An hour later, when the crew had been submerged for nine hours and had been 19 hours without proper sleep, he began his attack. Takao was anchored with her stern only 100 yards from the Singapore side of the Straits. The depth of water around her was between only 11ft and 17ft, but she lay across a depression in the seabed some 500ft wide. Fraser had somehow to get XE3 across the shallows and into the hole below Takao (though he had told the depot-ship staff that this would be impossible). The first attack on Takao’s bow was too fine. Fraser retired and at 3am he tried again. This time he slid XE3 neatly under the target. Magennis went out through the “wet and dry compartment” (which could be flooded and pumped to let a diver in or out of the submarine) and began to fix limpet mines to Takao’s bottom. Since the plates were covered in marine growth, he had to chip and clear away for more than half an hour before he could place his six mines properly. But their magnets were unaccountably weak, and the mines kept floating up and away, with Magennis swimming after them.

When Magennis came back to the sub, Fraser’s next task was to release the two side-charges, each two tons of Amatol explosive. The port charge dropped away cleanly, but the starboard side stuck. So, too, did XE3, underneath Takao. Fraser and his crew had a frantic few minutes’ manoeuvring before the submarine came free. Fraser wanted to go out to release the remaining charge, but Magennis insisted that he was the diver and he would go. Armed with a spanner, he climbed out again and in five minutes — the longest five minutes of Fraser’s life — he released the charge. XE3 returned to Stygian and was taken in tow again, reaching Labuan on August 4. The charges duly detonated and blew a great hole in Takao’s bottom. Fraser was dismayed to find there were plans for him to repeat Struggle. He felt he had done enough and more than enough, and was greatly relieved when the end of the war made the operation unnecessary.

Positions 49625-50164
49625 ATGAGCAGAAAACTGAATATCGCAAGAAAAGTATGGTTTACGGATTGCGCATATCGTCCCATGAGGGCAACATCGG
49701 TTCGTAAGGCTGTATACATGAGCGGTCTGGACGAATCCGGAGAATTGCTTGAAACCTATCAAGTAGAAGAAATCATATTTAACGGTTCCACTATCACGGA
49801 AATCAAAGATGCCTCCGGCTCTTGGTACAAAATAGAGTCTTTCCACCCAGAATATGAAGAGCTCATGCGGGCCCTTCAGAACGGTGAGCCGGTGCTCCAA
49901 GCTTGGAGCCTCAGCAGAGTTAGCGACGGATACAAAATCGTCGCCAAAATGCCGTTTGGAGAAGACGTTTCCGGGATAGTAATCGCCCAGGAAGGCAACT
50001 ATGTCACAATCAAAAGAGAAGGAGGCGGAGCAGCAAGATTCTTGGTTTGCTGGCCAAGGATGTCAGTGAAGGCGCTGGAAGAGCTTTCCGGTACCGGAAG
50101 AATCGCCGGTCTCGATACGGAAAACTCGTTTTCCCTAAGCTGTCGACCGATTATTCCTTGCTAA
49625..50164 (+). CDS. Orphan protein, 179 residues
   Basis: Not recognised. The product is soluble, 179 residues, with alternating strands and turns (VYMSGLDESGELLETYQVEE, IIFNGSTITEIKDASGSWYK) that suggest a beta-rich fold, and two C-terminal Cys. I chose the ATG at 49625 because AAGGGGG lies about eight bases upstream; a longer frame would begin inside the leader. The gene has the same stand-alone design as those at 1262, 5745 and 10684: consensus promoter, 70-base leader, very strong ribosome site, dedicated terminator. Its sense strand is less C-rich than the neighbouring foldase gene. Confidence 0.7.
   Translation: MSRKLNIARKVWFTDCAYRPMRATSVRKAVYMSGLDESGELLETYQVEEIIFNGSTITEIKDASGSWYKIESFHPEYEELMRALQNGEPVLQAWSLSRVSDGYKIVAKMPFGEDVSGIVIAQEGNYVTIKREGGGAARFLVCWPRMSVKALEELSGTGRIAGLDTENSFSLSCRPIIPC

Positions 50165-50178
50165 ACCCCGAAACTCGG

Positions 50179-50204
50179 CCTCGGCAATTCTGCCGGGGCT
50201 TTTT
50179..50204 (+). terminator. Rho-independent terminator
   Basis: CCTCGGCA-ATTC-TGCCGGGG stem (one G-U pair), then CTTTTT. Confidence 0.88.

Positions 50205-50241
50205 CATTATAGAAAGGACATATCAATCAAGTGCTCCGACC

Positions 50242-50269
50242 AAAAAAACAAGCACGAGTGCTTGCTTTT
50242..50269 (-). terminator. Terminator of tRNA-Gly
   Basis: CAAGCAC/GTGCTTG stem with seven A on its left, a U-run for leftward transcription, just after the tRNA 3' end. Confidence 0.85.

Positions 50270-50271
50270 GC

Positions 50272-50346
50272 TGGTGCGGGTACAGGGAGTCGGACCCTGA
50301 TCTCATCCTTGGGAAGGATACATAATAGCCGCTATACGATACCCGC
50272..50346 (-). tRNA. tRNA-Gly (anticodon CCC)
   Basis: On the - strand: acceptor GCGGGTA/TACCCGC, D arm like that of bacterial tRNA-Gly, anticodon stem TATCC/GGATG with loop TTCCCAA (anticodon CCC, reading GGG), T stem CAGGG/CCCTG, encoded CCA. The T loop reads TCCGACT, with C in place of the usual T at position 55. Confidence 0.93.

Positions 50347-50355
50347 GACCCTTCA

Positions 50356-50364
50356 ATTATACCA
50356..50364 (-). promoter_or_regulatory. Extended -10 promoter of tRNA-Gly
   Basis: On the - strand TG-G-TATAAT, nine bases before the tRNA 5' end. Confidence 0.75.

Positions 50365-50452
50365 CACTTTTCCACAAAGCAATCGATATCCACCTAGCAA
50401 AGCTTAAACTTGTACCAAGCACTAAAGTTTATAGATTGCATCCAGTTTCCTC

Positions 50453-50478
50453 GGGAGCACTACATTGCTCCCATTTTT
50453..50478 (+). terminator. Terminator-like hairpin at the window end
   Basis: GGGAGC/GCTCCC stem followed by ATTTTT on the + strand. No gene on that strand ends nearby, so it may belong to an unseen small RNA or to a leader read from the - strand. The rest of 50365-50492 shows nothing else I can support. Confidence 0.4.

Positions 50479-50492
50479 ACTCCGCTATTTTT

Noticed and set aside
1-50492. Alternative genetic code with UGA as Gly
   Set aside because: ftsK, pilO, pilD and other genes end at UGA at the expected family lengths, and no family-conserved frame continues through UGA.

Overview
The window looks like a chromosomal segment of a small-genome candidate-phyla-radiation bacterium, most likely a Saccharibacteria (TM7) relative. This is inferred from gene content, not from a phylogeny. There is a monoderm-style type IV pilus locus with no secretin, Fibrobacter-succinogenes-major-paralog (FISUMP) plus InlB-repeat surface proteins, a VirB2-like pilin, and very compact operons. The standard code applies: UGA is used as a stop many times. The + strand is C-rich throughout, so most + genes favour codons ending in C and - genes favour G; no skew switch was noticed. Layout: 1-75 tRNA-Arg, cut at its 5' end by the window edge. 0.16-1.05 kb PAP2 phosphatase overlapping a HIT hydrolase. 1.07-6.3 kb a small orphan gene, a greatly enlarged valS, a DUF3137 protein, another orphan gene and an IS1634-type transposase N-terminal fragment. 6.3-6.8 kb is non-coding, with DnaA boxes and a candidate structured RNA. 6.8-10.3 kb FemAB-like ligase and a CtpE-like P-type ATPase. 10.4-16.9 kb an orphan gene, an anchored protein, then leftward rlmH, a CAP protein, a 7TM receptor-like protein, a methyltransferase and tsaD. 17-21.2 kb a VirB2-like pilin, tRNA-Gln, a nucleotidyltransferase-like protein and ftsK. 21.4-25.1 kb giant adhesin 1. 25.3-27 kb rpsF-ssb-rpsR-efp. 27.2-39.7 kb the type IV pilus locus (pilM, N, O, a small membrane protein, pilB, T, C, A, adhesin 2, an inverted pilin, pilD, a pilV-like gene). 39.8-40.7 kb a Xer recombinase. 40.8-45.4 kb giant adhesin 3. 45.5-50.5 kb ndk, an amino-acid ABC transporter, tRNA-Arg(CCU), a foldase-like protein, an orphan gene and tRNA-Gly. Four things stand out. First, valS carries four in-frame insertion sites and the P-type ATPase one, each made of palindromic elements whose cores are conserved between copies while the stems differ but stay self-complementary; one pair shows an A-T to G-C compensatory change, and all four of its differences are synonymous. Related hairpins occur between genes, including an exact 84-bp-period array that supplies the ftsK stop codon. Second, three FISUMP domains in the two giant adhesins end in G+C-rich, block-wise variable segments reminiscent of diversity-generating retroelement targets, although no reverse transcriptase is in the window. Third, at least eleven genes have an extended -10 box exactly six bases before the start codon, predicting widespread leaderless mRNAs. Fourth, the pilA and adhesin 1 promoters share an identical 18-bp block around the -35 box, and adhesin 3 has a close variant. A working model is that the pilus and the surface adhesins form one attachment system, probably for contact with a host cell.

On his way back to Britain, Fraser passed through Singapore and was shown over the remains of Takao. To his bitter disappointment, he found that there had been only a skeleton crew on board. The Japanese Navy had written her off. Nevertheless, he and Magennis were both awarded the Victoria Cross.